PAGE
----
Space Shuttle Columbia lands at Edwards Air Force Base in California, making its first-ever landing on a concrete runway. After greeting the returning astronauts and inspecting the shuttle, President Ronald Reagan – with the partially-dismantled prototype Enterprise as a backdrop – declares NASA’s Space Shuttle system fully operational, saying “the test flights are over.” Columbia Commander Ken Mattingly later reveals that there was tremendous pressure on NASA to land Columbia on Independence Day, regardless of how many mission objectives had been met, to maximize the publicity value of the President’s speech. But the quick turnaround time and almost-weekly flight schedule that NASA had publicized throughout the 1970s is already a pipe dream: post-mission the four missions flown so far prove that post-landing servicing of each orbiter takes longer than expected. Columbia won’t fly again until the first “operational” mission in November.
Using a never-before-attempted system of landing, the Mars Pathfinder unmanned probe employs an aerobraking maneuver to slow down in the planet’s atmosphere, and an all-encompassing layer of airbags to “bounce” onto the surface without using rockets to slow the vehicle down. The weighted landing station rolls to the correct orientation, deflates the airbags, and deploys on schedule, proving the merits of a landing technique that will deliver future Mars landers already in the planning stages.
After months on a precise interception course, NASA’s unmanned Deep Impact space probe meets up with Comet Tempel 1, firing a impactor into the comet’s nucleus to study the distribution and composition of the debris scattered by the resulting impact. The impactor had been released by the flyby spacecraft six days earlier, and transmitted its images and readings to the flyby vehicle, which records them and retransmits them to ground controllers on Earth. The two vehicles’ on-board software tracks the comet so precisely that the impact happens within a second of the anticipated timeline in the mission plan, kicking up enough cometary dust to obscure the view of the crater left on the comet’s nucleus. Following the Tempel 1 mission, the still-intact Deep Impact flyby vehicle is redirected for future missions to other objects in the solar system.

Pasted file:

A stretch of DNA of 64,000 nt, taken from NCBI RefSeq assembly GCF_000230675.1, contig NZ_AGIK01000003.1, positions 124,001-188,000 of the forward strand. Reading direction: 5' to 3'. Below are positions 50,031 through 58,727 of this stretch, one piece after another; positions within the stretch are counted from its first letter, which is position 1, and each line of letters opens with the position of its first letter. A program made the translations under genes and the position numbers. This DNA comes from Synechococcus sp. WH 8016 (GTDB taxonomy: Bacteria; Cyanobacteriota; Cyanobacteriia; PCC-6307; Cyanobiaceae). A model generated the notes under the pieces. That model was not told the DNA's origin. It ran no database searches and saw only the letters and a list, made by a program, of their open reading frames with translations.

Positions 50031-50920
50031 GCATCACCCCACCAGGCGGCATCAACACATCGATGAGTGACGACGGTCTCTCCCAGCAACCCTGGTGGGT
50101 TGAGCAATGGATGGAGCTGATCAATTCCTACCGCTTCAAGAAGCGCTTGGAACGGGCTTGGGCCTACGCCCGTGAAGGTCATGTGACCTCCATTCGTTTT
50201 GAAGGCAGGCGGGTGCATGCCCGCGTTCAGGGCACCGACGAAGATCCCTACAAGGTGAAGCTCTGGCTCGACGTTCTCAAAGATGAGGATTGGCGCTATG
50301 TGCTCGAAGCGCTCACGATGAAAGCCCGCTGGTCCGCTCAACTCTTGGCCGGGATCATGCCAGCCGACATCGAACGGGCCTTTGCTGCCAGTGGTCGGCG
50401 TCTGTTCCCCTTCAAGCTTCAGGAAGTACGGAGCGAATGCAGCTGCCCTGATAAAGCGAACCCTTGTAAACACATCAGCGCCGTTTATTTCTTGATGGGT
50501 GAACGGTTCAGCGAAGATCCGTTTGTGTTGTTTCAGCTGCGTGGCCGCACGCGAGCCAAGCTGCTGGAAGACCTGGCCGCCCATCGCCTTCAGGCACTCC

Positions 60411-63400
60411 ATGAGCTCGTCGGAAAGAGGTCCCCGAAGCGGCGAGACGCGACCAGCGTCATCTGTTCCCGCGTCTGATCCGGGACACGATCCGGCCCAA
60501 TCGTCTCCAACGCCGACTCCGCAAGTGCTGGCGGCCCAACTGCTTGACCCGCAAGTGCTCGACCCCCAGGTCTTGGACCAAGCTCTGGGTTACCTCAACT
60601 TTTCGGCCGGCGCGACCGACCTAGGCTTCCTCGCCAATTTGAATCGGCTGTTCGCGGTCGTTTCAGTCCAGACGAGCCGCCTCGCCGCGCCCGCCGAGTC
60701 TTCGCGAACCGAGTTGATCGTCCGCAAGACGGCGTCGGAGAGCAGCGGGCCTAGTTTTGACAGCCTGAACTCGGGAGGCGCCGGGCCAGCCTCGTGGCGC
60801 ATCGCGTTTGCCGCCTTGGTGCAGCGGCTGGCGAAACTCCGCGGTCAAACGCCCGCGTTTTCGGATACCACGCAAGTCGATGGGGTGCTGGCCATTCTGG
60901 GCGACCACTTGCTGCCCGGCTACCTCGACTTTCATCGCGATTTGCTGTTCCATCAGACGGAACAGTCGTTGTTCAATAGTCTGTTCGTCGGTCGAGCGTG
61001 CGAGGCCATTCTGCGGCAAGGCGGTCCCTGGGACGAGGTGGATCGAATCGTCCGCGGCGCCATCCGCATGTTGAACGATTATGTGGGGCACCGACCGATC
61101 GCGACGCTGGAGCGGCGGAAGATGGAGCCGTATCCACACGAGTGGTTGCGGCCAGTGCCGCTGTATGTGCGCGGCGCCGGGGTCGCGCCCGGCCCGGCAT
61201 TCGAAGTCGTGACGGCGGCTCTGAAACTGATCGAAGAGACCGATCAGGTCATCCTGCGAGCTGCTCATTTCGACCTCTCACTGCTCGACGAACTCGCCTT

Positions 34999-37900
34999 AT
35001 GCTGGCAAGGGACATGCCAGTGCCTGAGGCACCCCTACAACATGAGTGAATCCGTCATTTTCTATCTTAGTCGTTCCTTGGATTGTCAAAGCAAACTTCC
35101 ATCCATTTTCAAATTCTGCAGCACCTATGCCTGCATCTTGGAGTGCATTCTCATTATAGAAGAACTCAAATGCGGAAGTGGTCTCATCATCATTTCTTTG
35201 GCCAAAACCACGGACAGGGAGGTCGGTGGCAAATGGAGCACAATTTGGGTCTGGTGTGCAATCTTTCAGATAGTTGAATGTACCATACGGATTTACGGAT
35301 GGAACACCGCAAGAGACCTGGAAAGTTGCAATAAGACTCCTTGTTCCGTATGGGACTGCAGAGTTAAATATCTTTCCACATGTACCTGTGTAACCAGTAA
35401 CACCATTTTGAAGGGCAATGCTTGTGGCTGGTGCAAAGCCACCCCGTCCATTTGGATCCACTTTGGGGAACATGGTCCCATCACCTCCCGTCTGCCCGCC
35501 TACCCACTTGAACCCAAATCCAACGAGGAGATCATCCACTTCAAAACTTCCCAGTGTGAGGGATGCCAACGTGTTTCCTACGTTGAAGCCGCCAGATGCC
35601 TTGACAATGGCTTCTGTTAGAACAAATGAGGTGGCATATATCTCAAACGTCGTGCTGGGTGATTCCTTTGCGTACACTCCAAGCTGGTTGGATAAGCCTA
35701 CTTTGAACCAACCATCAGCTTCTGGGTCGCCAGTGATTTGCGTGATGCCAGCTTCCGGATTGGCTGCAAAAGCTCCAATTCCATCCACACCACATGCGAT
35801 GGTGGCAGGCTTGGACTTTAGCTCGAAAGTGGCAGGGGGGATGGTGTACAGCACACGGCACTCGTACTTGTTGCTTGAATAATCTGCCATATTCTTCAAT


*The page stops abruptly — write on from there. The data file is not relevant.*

NASA launches Space Shuttle Discovery for the first time in nearly a year for a second “Return to Flight” mission to the International Space Station, testing more safety procedures and new materials developed since the July 2005 flight (which still required repairs to be conducted in orbit). Aboard Discovery are Commander Steven Lindsey, Pilot Mark Kelly, and mission specialists Stephanie Wilson, Michael Fossum, Piers Sellers, Thomas Reiter and Lisa Nowak. Reiter remains aboard the station, bumping its crew up to three people for the first time since 2003.
NASA’s New Horizons abruptly loses contact with Earth-based ground controllers and then signals that it has gone into safe mode, ten days before its closest flyby of Pluto. In this mode, the spacecraft gathers no scientific data, and awaits intervention from Earth, but its distance from Earth – four billion miles away – means that signals transmitted to or from New Horizons take four and a half hours to reach their destination (and any reply takes just as long). A timing error is located in New Horizons’ automatic event sequencer, a vital part of its mission since it will need to operate independently to conduct hundreds of observations of Pluto and its satellites with no contact from Earth until later, and the probe is rebooted within 48 hours. Though the probe’s automatic switch to failsafe mode has cost the mission some scientific observations, most of the high-value data will not be collected until within 24 hours of closest approach on July 14th.
NASA’s Juno space probe successfully pulls of a risky orbital insertion maneuver, slowing itself down just enough to be captured into an unprecedented polar orbit around Jupiter. Launched in 2011, Juno’s first close pass of Jupiter brings it within 3,100 miles of Jupiter’s cloudtops, the closest any spacecraft has ever approached the huge planet. Its polar orbit will allow it to reduces its exposure to Jupiter’s intense magnetic field, which is powerful enough in the planet’s equatorial regions to damage or destroy on-board electronics. Juno’s mission is expected to last 20 months.